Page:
Every once and awhile, a revolutionary product comes along that changes everything.
I remember exactly where I was during the 2007 Macworld keynote when Steve Jobs introduced the original iPhone. Since Jobs' return in the late 90s, the keynotes have become a pilgramage of sorts for me and other Apple enthusiats, many of them programmers. There I was, with my Palm Treo in hand, my mouth slightly agape watching this new device completely leapfrog anything else in the market.
10 years later, Apple has sold over 1.2 Billion iPhones and expects to sell 250 Million more this year. They've done this by introducing a constant stream of new innovation, packing more and more advanced and powerful components into an almost equivalently sized case.
It's easy to forget how far we've come in 10 years of iPhones, so I thought it would be interesting to compare side-by-side the iPhone X to the original iPhone to understand just how much progress Apple has made in a relatively short period of time.
Oooh that screen. This is arguably the most important change of the past 9 iterations of the iPhone. The iPhone X isn't much bigger than the standard iPhone 8, but the Super Retina screen feels as large as the iPhone 8 plus. The 2436-by-1125-pixel resolution at 458 ppi with 1,000,000:1 contrast ratio is the brightest and highest resolution screen Apple has ever built.
The biggest problem with the edge-to-edge screen however, is the issue of where to put all those sensors (front camera, proximity sensor, speaker, infrared camera, faceID sensor, etc...)? The Apple design team clearly had to make a sacrifice here and decided to wrap the screen around a visually jarring "notch" that has been the source of a lot of jokes.
It's always incredible to look back at the progress of the CPU, just to remember how fast exponential growth really takes us in a short period of time. Moore's law predicts that transistor counts will roughly double every two years, which means that the main CPU in the iPhone would double capacity approximately 5 times over the past decade. Moore's law would therefore predict a 4GB processor (128MB * 2^5), which we fell just short of with the iPhone X chip.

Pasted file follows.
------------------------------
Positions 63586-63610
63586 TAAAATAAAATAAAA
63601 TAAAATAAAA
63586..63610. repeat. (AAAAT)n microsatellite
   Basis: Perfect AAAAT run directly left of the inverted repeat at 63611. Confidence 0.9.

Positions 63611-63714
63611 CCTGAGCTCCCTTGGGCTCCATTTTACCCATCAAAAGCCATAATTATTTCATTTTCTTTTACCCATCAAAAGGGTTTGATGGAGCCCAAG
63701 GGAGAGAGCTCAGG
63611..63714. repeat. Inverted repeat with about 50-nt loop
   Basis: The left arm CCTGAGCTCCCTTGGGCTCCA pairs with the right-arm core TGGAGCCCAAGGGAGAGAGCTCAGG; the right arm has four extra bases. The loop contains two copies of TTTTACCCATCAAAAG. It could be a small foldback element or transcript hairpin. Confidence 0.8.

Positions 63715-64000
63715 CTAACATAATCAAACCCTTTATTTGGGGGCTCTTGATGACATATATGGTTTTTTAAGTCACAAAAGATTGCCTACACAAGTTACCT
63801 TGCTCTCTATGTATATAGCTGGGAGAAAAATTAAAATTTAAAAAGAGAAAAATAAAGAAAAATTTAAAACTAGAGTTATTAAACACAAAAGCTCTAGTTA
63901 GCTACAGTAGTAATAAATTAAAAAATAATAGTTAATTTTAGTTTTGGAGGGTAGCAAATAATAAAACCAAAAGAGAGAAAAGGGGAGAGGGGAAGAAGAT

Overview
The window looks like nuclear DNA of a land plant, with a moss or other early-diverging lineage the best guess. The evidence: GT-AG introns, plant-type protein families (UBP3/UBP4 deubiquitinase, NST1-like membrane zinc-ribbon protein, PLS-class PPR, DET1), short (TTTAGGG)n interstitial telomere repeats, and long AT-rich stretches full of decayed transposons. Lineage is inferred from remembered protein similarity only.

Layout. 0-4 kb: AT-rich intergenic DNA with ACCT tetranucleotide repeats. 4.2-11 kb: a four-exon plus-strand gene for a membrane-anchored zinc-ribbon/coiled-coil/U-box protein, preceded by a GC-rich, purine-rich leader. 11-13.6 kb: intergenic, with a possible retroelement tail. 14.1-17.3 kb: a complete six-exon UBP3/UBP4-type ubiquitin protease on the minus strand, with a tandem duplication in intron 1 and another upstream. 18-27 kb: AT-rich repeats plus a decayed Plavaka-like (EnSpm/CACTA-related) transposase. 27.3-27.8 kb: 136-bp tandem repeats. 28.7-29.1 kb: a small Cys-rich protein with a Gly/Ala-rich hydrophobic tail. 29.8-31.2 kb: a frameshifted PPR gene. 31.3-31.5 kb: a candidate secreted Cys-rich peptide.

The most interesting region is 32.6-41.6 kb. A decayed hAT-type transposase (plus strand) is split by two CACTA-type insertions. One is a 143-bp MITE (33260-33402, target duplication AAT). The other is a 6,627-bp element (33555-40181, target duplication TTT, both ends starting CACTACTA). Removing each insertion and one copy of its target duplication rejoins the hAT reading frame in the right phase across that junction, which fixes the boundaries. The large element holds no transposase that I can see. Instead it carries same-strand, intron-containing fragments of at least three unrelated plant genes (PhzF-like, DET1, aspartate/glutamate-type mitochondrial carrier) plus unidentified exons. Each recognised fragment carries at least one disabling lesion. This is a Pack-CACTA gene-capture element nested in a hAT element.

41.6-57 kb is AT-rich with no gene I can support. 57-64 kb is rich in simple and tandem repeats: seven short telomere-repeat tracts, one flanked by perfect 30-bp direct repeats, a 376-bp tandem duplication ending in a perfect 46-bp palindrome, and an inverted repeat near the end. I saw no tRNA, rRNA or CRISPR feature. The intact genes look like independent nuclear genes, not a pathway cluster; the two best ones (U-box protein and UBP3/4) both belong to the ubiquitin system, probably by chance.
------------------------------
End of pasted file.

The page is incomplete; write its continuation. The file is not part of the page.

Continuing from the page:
For secure authentication, the TrueDepth front-facing camera on the iPhone X projects and reads over 30,000 infrared dots to form a depth map of the face along with a 2D infrared image. The A11 Bionic chip's neural engine transforms this data into a mathematical representation and compares it with the enrolled facial data. The original iPhone has a 4-8 digit passcode.
I think this speaks for itself. How many of us have inadvertently dropped our iPhone in a puddle, sink or (for the love of God, Why?) the toilet? Now you can snatch your phone out of whatever liquid environment it has unfortunately found itself and go right back to your mobile game or instragram feed. Although wear & tear tests haven't been performed on the iPhone X yet, I suspect this might be one place where the orignal iPhone might actually perform better given that the iPhone X is pretty much all glass; even if the glass is strenghtened and scratch resistant.
The iPhone has seen an incredible amount of improvment in its camera(s) over the past 10 years. The original iPhone was only capable of fixed-focus 2MP photos, while the iPhone X boasts 12MP wide-angle and telephoto cameras with dual optical image stabilization, optical zoom up to 10x, and a vivid portrait mode setting so you can take studio quality photos from your phone. Shooting video is also equally impressive with 4k video recording at 60fps, optimal image stabilization (no more jumpy videos!) and slow-motion video at 1080p. Just incredible progress here as the original iPhone camera was just an afterthought.
The iPhone X A11 chip is one of the fastest chips in any of its devices. Early performance benchmarks put the iPhone X on par with the new 13-inch Macbook Pro. Multicore chips today are capable of performing hundreds of billions of instructions per second. In 2006, chips were about 1000x slower, capable of hundreds of millions of instructions per second.